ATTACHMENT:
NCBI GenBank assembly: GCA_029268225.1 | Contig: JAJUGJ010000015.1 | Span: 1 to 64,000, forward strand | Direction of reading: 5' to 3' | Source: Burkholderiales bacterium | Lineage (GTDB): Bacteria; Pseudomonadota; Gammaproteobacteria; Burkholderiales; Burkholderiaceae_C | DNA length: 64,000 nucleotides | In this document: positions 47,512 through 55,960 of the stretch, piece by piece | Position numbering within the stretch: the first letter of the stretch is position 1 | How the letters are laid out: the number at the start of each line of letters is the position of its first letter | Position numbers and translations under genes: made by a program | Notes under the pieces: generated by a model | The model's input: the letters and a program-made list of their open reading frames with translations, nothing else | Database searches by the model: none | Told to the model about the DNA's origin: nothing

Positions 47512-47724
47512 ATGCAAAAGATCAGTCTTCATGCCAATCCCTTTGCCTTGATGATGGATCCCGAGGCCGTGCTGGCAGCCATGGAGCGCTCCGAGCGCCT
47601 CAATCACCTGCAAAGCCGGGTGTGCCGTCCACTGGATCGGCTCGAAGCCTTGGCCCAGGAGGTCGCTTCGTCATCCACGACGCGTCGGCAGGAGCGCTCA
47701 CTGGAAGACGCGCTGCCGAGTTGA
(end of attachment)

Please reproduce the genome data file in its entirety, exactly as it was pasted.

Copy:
NCBI GenBank assembly: GCA_029268225.1 | Contig: JAJUGJ010000015.1 | Span: 1 to 64,000, forward strand | Direction of reading: 5' to 3' | Source: Burkholderiales bacterium | Lineage (GTDB): Bacteria; Pseudomonadota; Gammaproteobacteria; Burkholderiales; Burkholderiaceae_C | DNA length: 64,000 nucleotides | In this document: positions 47,512 through 55,960 of the stretch, piece by piece | Position numbering within the stretch: the first letter of the stretch is position 1 | How the letters are laid out: the number at the start of each line of letters is the position of its first letter | Position numbers and translations under genes: made by a program | Notes under the pieces: generated by a model | The model's input: the letters and a program-made list of their open reading frames with translations, nothing else | Database searches by the model: none | Told to the model about the DNA's origin: nothing

Positions 47512-47724
47512 ATGCAAAAGATCAGTCTTCATGCCAATCCCTTTGCCTTGATGATGGATCCCGAGGCCGTGCTGGCAGCCATGGAGCGCTCCGAGCGCCT
47601 CAATCACCTGCAAAGCCGGGTGTGCCGTCCACTGGATCGGCTCGAAGCCTTGGCCCAGGAGGTCGCTTCGTCATCCACGACGCGTCGGCAGGAGCGCTCA
47701 CTGGAAGACGCGCTGCCGAGTTGA